Row over South China Sea places Taiwan in tight spot


The China Post news staff

The writing is on the wall. The United States is repositioning itself as the benevolent hegemon in the Asia-Pacific. U.S. President Barack Obama has made it his top priority to get Uncle Sam to join and lead what is known as the Trans-Pacific Partnership, or TPP, now a tiny group of four smaller, relatively affluent economies — Chile, New Zealand, Brunei and Singapore — which is expected to grow, with Mexico, Canada and Japan promising to become members together with the United States. On the other hand, Washington has decided to deploy marines in Australia, supported the Philippines for its claim to South China Sea Islands, shown a sign of military assistance to Vietnam by its participation in a sea exercise, and signaled an end to the long-standing sanctions against Myanmar by opening a dialogue. On his way to the just-ended East Asia Summit, Obama said in Australia that the U.S. military would expand its Asia-Pacific role, declaring that America’s “here to stay” as a Pacific power.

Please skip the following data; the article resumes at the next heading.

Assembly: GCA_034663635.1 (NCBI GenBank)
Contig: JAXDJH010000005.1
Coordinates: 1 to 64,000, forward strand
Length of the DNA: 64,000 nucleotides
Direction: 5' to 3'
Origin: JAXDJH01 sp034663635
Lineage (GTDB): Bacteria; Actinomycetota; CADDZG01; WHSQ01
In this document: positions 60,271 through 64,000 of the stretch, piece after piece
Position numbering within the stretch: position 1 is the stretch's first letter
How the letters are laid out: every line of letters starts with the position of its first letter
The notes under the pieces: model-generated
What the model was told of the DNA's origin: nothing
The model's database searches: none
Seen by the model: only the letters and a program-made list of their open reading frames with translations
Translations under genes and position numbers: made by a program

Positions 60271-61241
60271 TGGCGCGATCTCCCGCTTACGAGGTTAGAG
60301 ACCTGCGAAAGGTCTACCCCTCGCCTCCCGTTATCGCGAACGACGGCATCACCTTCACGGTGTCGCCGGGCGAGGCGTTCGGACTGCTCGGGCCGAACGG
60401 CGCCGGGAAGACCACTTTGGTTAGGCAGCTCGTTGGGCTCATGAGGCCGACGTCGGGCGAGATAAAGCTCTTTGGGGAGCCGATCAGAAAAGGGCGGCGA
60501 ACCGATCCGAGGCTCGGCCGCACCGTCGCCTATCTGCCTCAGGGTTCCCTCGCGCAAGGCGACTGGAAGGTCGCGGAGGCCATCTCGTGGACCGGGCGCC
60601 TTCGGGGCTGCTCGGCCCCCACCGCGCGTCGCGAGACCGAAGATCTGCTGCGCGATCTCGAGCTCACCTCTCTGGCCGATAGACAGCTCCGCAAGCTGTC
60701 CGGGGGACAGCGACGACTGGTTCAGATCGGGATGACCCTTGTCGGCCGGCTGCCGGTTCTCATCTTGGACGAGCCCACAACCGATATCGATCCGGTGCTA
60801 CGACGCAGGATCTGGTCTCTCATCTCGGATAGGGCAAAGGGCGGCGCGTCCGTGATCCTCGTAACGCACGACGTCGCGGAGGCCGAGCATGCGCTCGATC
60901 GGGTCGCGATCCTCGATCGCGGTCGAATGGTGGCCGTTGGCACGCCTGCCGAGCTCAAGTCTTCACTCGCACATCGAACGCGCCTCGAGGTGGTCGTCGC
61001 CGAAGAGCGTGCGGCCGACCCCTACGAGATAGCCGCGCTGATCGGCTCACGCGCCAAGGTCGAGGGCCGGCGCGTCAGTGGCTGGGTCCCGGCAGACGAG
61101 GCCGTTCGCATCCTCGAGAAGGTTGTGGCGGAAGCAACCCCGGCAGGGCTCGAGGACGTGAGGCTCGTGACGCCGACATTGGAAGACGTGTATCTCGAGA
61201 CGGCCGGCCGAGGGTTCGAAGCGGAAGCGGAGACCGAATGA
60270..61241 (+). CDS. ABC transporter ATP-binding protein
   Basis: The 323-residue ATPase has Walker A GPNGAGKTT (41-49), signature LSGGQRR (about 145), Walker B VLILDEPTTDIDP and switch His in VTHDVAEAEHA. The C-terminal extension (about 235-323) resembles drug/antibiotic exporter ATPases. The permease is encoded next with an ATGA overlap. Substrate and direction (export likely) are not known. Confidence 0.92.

None of this sits well with the People’s Republic of China, the world’s second biggest economy, which wants to regain the Middle Kingdom’s ancient leadership status in Asia. Officially, Beijing doesn’t oppose the TPP, though they regard it as an American ploy to encroach on China’s sphere of influence in Asia. China has built up a free trade zone with all member states of the Association of South East Asian Nations (ASEAN), and is expanding it to include Japan and Korea as the ASEAN-plus-three sphere. The People’s Republic is claiming all South China Sea islands as its own and trying to turn the South China Sea into its lake. That’s why Premier Wen Jiabao bristled at the East Asia Summit when Obama insisted that the solution to the South China Sea problems be discussed at a forum like the one they both attended at Bali. Stating the dispute ought to be resolved through friendly consultations and discussions by countries directly involved, Wen warned the United States, “Outside forces should not, under any pretext, get involved.”